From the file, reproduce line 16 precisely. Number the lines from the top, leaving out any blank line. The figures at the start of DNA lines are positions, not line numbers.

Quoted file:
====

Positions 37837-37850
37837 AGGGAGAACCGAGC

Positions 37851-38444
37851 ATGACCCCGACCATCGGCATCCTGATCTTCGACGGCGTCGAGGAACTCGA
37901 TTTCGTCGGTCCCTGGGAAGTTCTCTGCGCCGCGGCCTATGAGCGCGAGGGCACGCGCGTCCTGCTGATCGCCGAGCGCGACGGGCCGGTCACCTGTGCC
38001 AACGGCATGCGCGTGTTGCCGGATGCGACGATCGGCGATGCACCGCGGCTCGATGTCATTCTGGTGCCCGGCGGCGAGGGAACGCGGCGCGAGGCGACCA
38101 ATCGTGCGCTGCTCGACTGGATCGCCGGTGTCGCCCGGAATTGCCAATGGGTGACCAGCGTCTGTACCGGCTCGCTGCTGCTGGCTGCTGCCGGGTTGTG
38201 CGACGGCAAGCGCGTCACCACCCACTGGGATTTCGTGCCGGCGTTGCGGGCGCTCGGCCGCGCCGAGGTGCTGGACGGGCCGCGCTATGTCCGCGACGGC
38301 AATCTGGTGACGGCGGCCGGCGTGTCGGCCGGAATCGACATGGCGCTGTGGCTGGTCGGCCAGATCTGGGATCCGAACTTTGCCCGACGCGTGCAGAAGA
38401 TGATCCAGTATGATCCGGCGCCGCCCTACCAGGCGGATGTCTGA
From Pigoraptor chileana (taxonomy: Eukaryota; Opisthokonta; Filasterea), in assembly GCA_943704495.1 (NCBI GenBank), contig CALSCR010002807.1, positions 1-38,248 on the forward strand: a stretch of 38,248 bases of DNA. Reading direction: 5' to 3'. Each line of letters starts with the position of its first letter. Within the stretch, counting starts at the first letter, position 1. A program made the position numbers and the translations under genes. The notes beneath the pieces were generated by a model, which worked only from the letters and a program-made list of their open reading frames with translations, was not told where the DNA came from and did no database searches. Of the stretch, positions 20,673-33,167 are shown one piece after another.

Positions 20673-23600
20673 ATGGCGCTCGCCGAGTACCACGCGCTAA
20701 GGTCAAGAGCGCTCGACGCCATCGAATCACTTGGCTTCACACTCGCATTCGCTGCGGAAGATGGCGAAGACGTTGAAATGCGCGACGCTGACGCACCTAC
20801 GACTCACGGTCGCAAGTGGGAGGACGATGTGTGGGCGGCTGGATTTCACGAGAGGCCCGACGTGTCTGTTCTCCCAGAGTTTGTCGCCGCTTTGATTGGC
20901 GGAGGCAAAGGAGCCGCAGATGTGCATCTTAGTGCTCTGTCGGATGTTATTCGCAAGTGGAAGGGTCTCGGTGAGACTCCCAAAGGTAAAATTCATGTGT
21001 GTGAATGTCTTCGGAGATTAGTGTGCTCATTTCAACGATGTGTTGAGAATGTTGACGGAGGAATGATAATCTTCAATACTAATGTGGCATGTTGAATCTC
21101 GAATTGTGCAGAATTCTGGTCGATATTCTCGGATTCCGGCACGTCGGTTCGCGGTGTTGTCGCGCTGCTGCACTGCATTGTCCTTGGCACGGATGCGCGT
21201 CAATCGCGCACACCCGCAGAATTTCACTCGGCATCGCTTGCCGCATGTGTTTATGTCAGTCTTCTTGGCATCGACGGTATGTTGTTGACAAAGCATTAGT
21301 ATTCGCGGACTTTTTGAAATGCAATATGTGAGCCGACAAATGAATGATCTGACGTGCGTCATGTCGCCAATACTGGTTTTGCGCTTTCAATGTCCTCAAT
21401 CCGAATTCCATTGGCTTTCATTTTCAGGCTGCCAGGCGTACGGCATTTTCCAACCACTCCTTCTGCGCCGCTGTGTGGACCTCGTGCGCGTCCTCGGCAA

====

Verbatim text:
20901 GGAGGCAAAGGAGCCGCAGATGTGCATCTTAGTGCTCTGTCGGATGTTATTCGCAAGTGGAAGGGTCTCGGTGAGACTCCCAAAGGTAAAATTCATGTGT